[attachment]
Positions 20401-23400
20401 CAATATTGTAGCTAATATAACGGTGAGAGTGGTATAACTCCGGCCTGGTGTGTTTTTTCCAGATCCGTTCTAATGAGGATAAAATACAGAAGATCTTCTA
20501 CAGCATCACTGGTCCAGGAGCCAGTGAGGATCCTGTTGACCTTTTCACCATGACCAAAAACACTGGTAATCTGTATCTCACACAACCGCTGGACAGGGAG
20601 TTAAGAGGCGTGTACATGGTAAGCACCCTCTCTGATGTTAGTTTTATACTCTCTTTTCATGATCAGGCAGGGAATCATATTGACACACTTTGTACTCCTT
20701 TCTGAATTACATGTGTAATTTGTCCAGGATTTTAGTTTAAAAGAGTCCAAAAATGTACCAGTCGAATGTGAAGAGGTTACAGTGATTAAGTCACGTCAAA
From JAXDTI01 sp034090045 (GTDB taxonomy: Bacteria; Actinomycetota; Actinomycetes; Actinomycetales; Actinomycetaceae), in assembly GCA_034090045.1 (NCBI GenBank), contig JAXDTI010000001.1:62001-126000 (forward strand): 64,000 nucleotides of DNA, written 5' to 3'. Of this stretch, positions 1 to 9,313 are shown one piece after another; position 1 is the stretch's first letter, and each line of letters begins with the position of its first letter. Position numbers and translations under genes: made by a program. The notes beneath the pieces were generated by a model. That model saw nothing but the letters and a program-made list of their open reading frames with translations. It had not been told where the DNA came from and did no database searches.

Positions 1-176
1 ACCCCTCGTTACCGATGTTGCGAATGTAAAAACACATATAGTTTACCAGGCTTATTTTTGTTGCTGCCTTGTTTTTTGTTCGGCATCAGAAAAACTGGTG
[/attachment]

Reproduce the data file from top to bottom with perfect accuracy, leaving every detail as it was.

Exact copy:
Positions 20401-23400
20401 CAATATTGTAGCTAATATAACGGTGAGAGTGGTATAACTCCGGCCTGGTGTGTTTTTTCCAGATCCGTTCTAATGAGGATAAAATACAGAAGATCTTCTA
20501 CAGCATCACTGGTCCAGGAGCCAGTGAGGATCCTGTTGACCTTTTCACCATGACCAAAAACACTGGTAATCTGTATCTCACACAACCGCTGGACAGGGAG
20601 TTAAGAGGCGTGTACATGGTAAGCACCCTCTCTGATGTTAGTTTTATACTCTCTTTTCATGATCAGGCAGGGAATCATATTGACACACTTTGTACTCCTT
20701 TCTGAATTACATGTGTAATTTGTCCAGGATTTTAGTTTAAAAGAGTCCAAAAATGTACCAGTCGAATGTGAAGAGGTTACAGTGATTAAGTCACGTCAAA
From JAXDTI01 sp034090045 (GTDB taxonomy: Bacteria; Actinomycetota; Actinomycetes; Actinomycetales; Actinomycetaceae), in assembly GCA_034090045.1 (NCBI GenBank), contig JAXDTI010000001.1:62001-126000 (forward strand): 64,000 nucleotides of DNA, written 5' to 3'. Of this stretch, positions 1 to 9,313 are shown one piece after another; position 1 is the stretch's first letter, and each line of letters begins with the position of its first letter. Position numbers and translations under genes: made by a program. The notes beneath the pieces were generated by a model. That model saw nothing but the letters and a program-made list of their open reading frames with translations. It had not been told where the DNA came from and did no database searches.

Positions 1-176
1 ACCCCTCGTTACCGATGTTGCGAATGTAAAAACACATATAGTTTACCAGGCTTATTTTTGTTGCTGCCTTGTTTTTTGTTCGGCATCAGAAAAACTGGTG